Imperial College London


Faculty of MedicineSchool of Public Health

Research Associate



+44 (0)20 7594 2784r.newson Website




Mrs Pirkko Carmack +44 (0)20 7594 3368




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BibTex format

author = {Moore, E and Palmer, T and Newson, R and Quint, JK and Soljak, M},
doi = {10.1183/13993003.congress-2016.PA3771},
pages = {PA3771--PA3771},
publisher = {European Respiratory Society},
title = {Pulmonary rehabilitation for acute exacerbations of chronic obstructive pulmonary disease (COPD): A systematic review},
url = {},
year = {2016}

RIS format (EndNote, RefMan)

AB - Background: Acute exacerbations of COPD (AECOPD) have a significant impact on healthcare utilisation, including physician visits and hospitalisations. The effect of pulmonary rehabilitation (PR) on hospitalisations for AECOPD is inconclusive.Methods: Medical databases were searched to assess the impact of PR on emergency hospitalisations for AECOPD. Cohort studies and randomised controlled trials (RCTs) reporting hospitalisations for AECOPD as an outcome were included. Meta-analyses compared exacerbation rates between eligible PR recipients and non-recipients before and after PR.Results: 18 studies were included in the meta-analysis. Admission rates per person-year were lower in the year following completion of PR. Results from 10 RCTs showed that the control groups had a higher overall rate of exacerbations than the PR groups (0.967, 95% confidence intervals (CIs) 0.669, 1.399 for control versus 0.615 95% CI 0.328, 1.155 for PR). Five studies compared admission numbers in the 12 months before and after PR, finding a significantly higher admission rate before (1.243, 95% CIs 0.661, 2.336) compared to after PR (0.472, 95% CIs 0.280, 0.794). The pooled result of three cohort studies found the reference group had a lower admission rate compared to the PR group (0.184, 95% CI 0.106, 0.317 for reference versus 0.282 95% CI 0.246, 0.323 for PR).Conclusions: Although results from RCTs suggested that PR reduces subsequent exacerbations, pooled results from the cohort studies did not favour PR, likely reflecting the heterogeneous nature of individuals included in observational research and the varying standards of PR programmes.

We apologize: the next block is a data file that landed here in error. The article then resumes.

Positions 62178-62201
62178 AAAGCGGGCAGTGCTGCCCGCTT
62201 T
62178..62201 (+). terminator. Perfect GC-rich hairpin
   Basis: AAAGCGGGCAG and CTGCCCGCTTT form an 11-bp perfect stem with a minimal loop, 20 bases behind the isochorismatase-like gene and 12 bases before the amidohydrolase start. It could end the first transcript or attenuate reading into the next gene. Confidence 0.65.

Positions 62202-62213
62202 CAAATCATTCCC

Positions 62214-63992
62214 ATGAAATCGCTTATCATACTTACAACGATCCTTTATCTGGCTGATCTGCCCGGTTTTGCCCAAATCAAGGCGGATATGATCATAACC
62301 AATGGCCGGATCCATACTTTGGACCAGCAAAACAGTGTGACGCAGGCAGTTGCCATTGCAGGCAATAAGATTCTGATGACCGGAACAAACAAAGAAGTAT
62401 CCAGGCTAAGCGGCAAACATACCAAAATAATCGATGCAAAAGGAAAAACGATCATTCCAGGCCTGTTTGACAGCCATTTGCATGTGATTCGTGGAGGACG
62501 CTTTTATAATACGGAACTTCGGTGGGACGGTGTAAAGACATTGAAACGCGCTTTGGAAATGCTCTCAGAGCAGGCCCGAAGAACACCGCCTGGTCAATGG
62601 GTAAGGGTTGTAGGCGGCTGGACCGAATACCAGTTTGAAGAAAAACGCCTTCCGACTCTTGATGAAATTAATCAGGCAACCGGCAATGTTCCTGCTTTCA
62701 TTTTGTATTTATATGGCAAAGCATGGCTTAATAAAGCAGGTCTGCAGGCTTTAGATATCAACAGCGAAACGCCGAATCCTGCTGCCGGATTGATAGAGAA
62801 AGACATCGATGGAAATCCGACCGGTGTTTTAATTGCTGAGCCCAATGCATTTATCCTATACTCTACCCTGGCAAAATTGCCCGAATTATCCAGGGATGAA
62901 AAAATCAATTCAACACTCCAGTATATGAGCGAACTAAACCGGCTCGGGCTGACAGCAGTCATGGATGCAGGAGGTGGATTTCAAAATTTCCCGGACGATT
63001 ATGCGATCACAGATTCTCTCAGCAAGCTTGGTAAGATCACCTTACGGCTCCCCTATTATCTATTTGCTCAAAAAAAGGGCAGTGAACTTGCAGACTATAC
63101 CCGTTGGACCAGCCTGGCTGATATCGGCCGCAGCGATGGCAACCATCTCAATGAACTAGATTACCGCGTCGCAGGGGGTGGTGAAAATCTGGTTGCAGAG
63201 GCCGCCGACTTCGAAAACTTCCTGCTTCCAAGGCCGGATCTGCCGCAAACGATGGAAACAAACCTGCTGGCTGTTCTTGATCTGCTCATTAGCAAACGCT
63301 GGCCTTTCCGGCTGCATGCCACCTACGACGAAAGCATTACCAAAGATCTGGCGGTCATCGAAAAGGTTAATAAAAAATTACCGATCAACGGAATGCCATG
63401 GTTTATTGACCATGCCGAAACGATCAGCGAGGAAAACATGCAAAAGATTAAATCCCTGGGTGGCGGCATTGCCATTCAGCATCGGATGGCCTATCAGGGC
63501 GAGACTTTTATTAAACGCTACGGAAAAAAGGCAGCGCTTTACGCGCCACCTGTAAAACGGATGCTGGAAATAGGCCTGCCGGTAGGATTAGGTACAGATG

AU - Moore,E
AU - Palmer,T
AU - Newson,R
AU - Quint,JK
AU - Soljak,M
DO - 10.1183/13993003.congress-2016.PA3771
EP - 3771
PB - European Respiratory Society
PY - 2016///
SN - 0903-1936
SP - 3771
TI - Pulmonary rehabilitation for acute exacerbations of chronic obstructive pulmonary disease (COPD): A systematic review
UR -
UR -
ER -